Pencil Preaching for Monday, December 21, 2020

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"Blessed are you among women” (Luke 1:42).

Song 2:8-14 or Zeph 3:14-18a; Luke 1:38-45

Luke’s story of the Annunciation is immediately followed by Mary’s journey to Judea to the house of Elizabeth, the story of the Visitation.  Mary’s arrival and the leaping of the unborn John in Elizabeth’s womb have been compared to the story in 2 Samuel 6:14 of David dancing before the ark as it arrives in Jerusalem. The presence of God quickens the joy of fulfillment in both stories.

Luke has composed his infancy narratives to link many scriptural moments being fulfilled as we approach the birth of Jesus.  Elizabeth is one of a series of women unable to conceive going back to Sara, mother of Isaac, and Hannah, mother of Samuel. Mary, a virgin, surpasses all other miraculous pregnancies.  She is full of grace, the start of the new dispensation.  As she enters the house, John leaps and Elizabeth proclaims that God’s promise of salvation is being fulfilled by the child Mary is carrying.  

This is a beautiful story, rich in theological connections, but it is also an affirmation of the central role of faithful women who proclaim the Gospel. We see them and hear their voices throughout the narratives of the life of Jesus, and they are the first witnesses to the resurrection, the birth of new life over death and sin.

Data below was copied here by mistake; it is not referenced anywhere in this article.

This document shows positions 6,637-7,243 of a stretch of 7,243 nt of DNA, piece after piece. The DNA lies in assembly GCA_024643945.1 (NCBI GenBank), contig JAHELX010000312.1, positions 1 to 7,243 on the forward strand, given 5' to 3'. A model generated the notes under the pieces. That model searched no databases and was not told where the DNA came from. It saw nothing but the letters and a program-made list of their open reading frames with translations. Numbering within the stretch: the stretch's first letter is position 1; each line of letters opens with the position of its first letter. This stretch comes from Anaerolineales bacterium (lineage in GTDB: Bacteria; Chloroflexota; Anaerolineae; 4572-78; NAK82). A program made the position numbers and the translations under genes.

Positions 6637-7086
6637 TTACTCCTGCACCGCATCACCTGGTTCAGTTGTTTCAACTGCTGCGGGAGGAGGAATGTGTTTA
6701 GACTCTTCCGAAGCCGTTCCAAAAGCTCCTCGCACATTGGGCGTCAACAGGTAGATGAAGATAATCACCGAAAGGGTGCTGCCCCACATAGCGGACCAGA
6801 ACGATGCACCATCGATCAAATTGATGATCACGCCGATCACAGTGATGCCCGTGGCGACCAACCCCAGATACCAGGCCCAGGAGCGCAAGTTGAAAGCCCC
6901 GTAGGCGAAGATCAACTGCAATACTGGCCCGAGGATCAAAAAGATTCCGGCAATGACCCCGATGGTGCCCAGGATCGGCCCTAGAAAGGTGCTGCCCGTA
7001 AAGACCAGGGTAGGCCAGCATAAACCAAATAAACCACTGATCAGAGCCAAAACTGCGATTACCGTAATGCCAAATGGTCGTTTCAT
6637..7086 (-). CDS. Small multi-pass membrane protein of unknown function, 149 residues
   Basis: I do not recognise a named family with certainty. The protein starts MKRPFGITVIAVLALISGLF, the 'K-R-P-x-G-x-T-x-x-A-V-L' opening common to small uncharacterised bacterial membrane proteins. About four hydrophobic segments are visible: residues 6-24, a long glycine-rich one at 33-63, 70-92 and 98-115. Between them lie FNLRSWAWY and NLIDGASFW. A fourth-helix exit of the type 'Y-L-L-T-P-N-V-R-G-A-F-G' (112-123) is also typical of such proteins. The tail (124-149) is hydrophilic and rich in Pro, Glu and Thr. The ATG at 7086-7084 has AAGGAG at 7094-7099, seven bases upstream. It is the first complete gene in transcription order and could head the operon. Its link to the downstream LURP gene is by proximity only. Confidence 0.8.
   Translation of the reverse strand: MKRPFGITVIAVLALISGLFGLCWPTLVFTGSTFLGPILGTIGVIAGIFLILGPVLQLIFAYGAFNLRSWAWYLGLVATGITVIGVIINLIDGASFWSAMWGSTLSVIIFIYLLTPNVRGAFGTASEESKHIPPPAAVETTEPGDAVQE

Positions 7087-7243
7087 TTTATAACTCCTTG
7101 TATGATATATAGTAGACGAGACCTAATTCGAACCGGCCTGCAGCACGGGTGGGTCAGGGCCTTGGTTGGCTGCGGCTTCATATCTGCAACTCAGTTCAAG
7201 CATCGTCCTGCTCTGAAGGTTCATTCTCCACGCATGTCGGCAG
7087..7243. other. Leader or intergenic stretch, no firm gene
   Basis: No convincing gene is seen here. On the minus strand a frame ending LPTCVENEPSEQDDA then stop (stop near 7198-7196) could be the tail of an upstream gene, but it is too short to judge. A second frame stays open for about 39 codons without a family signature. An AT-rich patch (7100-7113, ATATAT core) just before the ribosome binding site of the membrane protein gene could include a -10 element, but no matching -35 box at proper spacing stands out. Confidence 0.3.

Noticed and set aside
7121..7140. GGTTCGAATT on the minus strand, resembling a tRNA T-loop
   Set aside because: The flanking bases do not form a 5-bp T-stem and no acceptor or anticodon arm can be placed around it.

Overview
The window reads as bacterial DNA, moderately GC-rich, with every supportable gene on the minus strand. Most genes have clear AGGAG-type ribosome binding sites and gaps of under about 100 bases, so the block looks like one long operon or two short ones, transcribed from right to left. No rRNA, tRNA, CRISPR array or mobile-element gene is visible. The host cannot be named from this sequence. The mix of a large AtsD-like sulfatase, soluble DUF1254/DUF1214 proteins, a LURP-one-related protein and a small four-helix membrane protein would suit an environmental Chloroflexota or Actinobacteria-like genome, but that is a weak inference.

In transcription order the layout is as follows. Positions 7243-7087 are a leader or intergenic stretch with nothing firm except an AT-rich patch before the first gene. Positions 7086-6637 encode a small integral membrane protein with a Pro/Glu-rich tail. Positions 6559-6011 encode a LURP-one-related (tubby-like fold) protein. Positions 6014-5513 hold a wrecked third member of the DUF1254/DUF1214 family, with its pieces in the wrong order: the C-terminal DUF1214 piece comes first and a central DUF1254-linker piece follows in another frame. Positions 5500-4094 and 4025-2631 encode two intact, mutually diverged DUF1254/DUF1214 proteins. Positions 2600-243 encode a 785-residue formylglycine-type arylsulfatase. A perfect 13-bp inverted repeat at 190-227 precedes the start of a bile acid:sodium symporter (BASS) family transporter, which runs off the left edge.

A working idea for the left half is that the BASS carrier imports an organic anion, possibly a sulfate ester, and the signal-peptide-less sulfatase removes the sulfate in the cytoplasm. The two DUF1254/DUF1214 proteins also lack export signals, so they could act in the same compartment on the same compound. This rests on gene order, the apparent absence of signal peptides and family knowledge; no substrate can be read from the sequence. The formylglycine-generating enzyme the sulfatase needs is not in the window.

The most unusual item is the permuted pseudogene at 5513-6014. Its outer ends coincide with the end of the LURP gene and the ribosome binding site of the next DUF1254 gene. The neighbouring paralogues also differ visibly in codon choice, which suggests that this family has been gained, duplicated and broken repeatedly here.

The scene of the Visitation is also followed by Mary’s canticle. What was announced and realized in her will be magnified to encompass the whole world.  In Mary’s fierce song we find the connection of the birth of Jesus to God’s promise to bring justice to the earth, the vindication of the women and children who have always been the first victims of abusive power. They are now the first ones to receive news of the entry of God into human history on behalf of the poor.

Our advent pilgrimage will arrive at Christmas this week. We are facing “the worst of times and the best of times,” the opening words of Dickens’ Tale of Two Cities, a story of self-sacrificing love in the face of chaos and suffering.  Crisis offers opportunities for virtue and the courage to see our way to better days with lessons learned.  In future years looking back at the Advent and Christmas of 2020, will we recognize ourselves as a continuation of the original story of faith, hope and love that Mary and Elizabeth began? We are today’s heralds of the Good News they welcomed and proclaimed.

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